Conflict of Interest
University of Cincinnati licenses inventions and other technology to for-profit companies and receives income from this activity. Consequently, it must pay careful attention to, and resolve potential conflicts of interest that may arise. The University has established guidelines and procedures for identifying, protecting and licensing innovations resulting from University activities. However, every employee must strive to avoid conflicts of interest and the appearance of conflicts of interest.
A conflict of interest is a breach of an obligation to the University that has the effect or intention of advancing one's own interest or the interests of others in a way detrimental to the interests or potentially harmful to the integrity or fundamental mission of the University.
For additional information, please contact the
University of Cincinnati Conflict of Interest office
Disclosing Inventions and Discoveries
Under UC policy, all new inventions created by UC employees or using substantial UC resources must be reported to UCTAC. This is done by completing and submitting an Invention Disclosure Form (“IDF”) which can be found in the Forms section of this website. The IDF is the important first step in the process of documenting your new invention to UCTAC, as it allows the UCTAC staff and its patent attorneys to make an initial determination of novelty, commercial relevance, patentability, as well as determine whether any obligations exist to the sponsors of your research that led to the invention.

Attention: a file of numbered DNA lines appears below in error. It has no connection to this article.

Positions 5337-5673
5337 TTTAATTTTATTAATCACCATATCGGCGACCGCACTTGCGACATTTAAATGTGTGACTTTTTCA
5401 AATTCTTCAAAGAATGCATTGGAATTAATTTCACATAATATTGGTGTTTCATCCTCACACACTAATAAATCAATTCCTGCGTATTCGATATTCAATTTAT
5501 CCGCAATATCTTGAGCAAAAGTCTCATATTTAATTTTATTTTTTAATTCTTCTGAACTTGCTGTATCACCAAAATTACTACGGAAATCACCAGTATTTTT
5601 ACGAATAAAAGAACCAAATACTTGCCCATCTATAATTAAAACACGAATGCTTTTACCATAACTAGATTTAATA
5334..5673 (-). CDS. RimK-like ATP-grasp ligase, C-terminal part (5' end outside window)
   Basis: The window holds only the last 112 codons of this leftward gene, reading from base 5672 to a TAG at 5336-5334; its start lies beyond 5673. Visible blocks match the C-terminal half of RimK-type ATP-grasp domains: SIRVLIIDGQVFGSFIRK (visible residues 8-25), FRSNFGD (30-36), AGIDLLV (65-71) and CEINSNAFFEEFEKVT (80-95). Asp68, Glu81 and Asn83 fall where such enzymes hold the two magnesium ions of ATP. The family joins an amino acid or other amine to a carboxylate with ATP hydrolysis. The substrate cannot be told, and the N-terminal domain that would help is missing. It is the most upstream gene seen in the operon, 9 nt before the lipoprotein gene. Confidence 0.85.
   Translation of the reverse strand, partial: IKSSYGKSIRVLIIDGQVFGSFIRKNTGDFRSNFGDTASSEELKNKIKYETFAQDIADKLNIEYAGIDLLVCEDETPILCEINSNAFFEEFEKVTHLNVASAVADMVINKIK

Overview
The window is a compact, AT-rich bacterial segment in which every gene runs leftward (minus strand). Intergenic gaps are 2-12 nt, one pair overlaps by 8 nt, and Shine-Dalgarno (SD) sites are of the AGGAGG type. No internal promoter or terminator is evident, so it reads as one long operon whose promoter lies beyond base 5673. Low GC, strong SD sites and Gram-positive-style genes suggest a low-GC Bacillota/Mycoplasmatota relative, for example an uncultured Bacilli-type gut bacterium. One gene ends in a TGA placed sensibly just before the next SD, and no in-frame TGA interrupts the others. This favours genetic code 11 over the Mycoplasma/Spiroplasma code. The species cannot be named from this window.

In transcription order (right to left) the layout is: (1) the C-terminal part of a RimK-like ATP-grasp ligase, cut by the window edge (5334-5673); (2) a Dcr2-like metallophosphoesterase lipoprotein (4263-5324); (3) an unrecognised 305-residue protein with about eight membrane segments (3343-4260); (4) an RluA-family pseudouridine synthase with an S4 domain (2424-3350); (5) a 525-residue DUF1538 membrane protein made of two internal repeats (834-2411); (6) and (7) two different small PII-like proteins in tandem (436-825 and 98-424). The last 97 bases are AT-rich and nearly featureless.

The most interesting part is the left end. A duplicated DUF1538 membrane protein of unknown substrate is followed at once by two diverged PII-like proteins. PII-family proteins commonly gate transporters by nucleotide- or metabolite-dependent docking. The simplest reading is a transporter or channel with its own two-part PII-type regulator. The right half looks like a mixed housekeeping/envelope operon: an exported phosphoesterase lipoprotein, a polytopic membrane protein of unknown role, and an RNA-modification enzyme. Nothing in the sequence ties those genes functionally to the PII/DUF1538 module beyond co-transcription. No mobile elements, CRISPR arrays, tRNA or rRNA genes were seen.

In accordance with UC policy and Ohio law, all inventions created by UC employees in the course of their employment and/or using substantial UC resources are owned by UC. Moreover, UCTAC is the only entity legally allowed to manage UC inventions and associated intellectual property on behalf of University of Cincinnati.
Laws regulating export control have been in place in the United States since the Second World War. These regulations serve to carefully manage the flow of sensitive technology and know-how such that they don’t end up in countries where they can be used to commit harm. Given the cutting-edge nature of university research, as well as liberal access to our labs to foreign nationals and the amount of international travel conducted by our faculty in the course of their employment, compliance with export control law is of critical importance to UC.
Simply stated, information and/or under export-control includes any information or material that cannot be released to foreign nationals or representatives of a foreign entity, without first obtaining approval or license from the appropriate federal government regulatory agency (The actual agency will depend on actual information or material that is controlled).
More information may be found at University of Cincinnati Office of Export Control